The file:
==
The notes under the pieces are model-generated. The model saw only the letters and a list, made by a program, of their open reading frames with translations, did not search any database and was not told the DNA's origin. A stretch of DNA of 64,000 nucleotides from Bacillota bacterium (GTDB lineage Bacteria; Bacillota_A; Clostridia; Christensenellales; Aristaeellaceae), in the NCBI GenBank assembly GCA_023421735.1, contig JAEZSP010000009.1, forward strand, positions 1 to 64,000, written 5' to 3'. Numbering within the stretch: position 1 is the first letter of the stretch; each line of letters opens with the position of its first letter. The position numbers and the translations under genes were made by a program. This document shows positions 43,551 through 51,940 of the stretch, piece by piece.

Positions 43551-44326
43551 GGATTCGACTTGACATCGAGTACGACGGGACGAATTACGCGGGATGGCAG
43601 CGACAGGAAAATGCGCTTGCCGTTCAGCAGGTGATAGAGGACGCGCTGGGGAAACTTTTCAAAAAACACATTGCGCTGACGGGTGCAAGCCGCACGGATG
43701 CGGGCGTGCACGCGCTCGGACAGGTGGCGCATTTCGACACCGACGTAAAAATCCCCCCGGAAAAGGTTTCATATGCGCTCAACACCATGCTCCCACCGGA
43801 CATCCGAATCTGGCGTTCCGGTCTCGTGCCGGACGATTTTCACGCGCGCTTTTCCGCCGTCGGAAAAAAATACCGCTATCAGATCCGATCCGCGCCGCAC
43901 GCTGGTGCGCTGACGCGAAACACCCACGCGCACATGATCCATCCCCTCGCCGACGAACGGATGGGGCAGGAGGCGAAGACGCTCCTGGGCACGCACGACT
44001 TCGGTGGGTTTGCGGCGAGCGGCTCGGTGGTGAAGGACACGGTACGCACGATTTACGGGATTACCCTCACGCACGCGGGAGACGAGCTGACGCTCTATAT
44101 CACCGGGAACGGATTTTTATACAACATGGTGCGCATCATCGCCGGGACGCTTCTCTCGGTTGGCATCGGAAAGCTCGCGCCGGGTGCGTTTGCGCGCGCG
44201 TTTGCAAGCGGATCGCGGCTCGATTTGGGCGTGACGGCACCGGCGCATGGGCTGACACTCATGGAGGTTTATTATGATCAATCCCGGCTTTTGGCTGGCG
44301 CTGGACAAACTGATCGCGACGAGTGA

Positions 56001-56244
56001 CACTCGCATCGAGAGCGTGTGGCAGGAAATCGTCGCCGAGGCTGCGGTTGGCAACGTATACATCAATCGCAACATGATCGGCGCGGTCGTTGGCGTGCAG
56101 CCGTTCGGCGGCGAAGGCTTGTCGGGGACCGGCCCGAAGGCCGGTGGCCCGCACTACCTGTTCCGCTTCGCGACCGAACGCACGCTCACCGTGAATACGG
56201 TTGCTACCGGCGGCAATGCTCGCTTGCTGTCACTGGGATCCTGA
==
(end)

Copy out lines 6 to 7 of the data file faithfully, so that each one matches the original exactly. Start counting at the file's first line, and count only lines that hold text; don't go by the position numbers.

43801 CATCCGAATCTGGCGTTCCGGTCTCGTGCCGGACGATTTTCACGCGCGCTTTTCCGCCGTCGGAAAAAAATACCGCTATCAGATCCGATCCGCGCCGCAC
43901 GCTGGTGCGCTGACGCGAAACACCCACGCGCACATGATCCATCCCCTCGCCGACGAACGGATGGGGCAGGAGGCGAAGACGCTCCTGGGCACGCACGACT